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When Bicycles Hit Pedestrians: Who’s to Blame?

The number of bicyclists in Southern California has grown significantly as more people use this eco-friendly mode of transport for daily commutes and healthy recreation. Although biking is a relatively easy activity that can be enjoyed by people of all ages, accidents can and do happen. There are weekend warriors who casually pedal in the wrong lanes, occasionally ignoring crosswalk signals, stop signs or encroaching on sidewalks earmarked for foot traffic. And then there’s the dilemma of shared spaces – pathways that are used by both bicyclists and walkers. 

When a cyclist hits a pedestrian and injuries result, who’s to blame? In accidents where property damage and physical harm are involved, it all comes down to who breached their respective duty of care. Just because you were the knocked-down pedestrian or bicyclist does not – in and of itself– establish fault. In these cases, insurance companies and the court determine liability based on laws of negligence.

Was the bicyclist traveling too fast, approaching the pedestrian from behind without adequate warning? Or was the pedestrian busy texting on their phone when they stepped in the cyclist’s path? Both parties must exercise a reasonable amount of attention and awareness to their surroundings – a concept known as “duty of care.”

Duty of care for pedestrians

Pedestrians owe a certain duty of care to others who are sharing the roadways or sidewalks. They are expected to exercise caution to avoid accident and injury. Distraction plays a large role in bicyclist-pedestrian accidents. Pedestrians who are engaged in conversation, walking their dogs, texting or listening to music, are at greater risk for an accident.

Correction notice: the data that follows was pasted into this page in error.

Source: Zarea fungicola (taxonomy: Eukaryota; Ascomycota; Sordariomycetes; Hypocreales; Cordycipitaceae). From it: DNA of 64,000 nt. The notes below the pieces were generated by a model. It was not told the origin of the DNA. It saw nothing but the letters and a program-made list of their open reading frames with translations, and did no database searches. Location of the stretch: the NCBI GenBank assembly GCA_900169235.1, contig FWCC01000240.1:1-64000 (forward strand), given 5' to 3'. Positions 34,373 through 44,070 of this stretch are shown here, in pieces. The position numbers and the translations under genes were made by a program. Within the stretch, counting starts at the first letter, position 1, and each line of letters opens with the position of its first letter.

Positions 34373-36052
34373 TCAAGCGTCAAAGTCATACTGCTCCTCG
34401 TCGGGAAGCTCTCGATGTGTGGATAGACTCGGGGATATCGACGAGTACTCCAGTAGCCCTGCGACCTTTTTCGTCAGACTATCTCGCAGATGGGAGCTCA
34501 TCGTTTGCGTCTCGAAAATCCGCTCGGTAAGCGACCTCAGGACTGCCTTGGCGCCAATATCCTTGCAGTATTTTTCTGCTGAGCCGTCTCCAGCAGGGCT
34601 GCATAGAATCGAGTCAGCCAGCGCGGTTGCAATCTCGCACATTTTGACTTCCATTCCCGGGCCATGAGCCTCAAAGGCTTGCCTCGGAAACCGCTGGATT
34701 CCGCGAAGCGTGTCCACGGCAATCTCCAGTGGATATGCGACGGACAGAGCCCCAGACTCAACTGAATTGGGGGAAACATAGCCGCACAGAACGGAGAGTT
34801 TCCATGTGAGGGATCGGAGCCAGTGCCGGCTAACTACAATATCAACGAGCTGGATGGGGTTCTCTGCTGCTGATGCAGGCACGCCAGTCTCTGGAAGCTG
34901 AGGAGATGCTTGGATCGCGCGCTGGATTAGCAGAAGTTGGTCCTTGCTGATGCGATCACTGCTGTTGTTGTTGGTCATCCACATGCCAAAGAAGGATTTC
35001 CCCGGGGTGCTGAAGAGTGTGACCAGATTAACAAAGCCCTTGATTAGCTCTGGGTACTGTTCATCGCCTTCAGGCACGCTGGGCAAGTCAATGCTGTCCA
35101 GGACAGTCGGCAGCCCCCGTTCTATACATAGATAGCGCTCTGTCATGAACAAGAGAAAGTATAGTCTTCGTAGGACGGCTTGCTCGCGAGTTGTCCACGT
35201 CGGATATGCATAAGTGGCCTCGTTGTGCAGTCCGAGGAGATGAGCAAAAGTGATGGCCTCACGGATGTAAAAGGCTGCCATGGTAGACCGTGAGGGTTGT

Other instances of pedestrian negligence:

  • Walking while intoxicated or under the influence of drugs
  • Jaywalking despite oncoming traffic
  • Failing to use marked crossroads
  • Not walking in designated pedestrian areas

Duty of care for bicyclists

Bicyclists, just like pedestrians, are under a duty to exercise the same level of caution to prevent accident or injury to others.

A cyclist may be found negligent if they:

  • Ride in pedestrian-only zones
  • Violate traffic rules
  • Ride distracted
  • Ride under the influence
  • Ride without proper lighting at night
  • Travel above the posted speed limit
  • Fail to make their presence known (ringing a bell, etc.)

Bicycle-pedestrian accidents in California

Recent data on bicyclist-pedestrian collisions in California is sparse. The most recent study, published in the journal of Safety Research, indicates a downward trend in these accidents. Between 2005-2011, 6,177 pedestrians in California were involved in accidents with cyclists. The majority suffered injuries to the neck and head and were treated on an outpatient basis. Not everyone escapes serious injury, however.

In 2016, a reckless bicyclist knocked down an elderly woman who was using a marked crosswalk on the LA River Path. It was a hit-and-run accident that left the 64-year-old woman with severe injuries requiring hospitalization and surgery.

Superior legal advocacy in Los Angeles

Establishing negligence in a pedestrian-cyclist crash requires the investigative prowess of an experienced attorney. Headquartered in Los Angeles, the Ellis Law Firm has a long track record of success handling personal injury claims in Southern California.  Our award-winning team is committed to achieving the compensation our clients need and deserve. To discuss your case with an experienced pedestrian accident lawyer free of charge, call 1-800-INJURED. 

Additional Resources on Pedestrian -Bicycle Collisions:

  1. Cycling Weekly, New debate over who’s to blame as cyclist and pedestrian collide http://www.cyclingweekly.com/news/latest-news/new-debate-over-whos-to-blame-as-cyclist-and-pedestrian-collide-201606
  2. VeloSurance, What you need to know about cycling accidents with pedestrians https://velosurance.com/information-center/cyclists-what-to-know-accidents-pedestrians/
  3. NHTSA, Pedestrian Safety https://www.nhtsa.gov/road-safety/pedestrian-safety
  4. com, The Rate of Pedestrians Injured by Bicyclists Is Going Down https://www.citylab.com/transportation/2014/10/the-rate-of-pedestrians-injured-by-bicyclists-is-going-down/381013/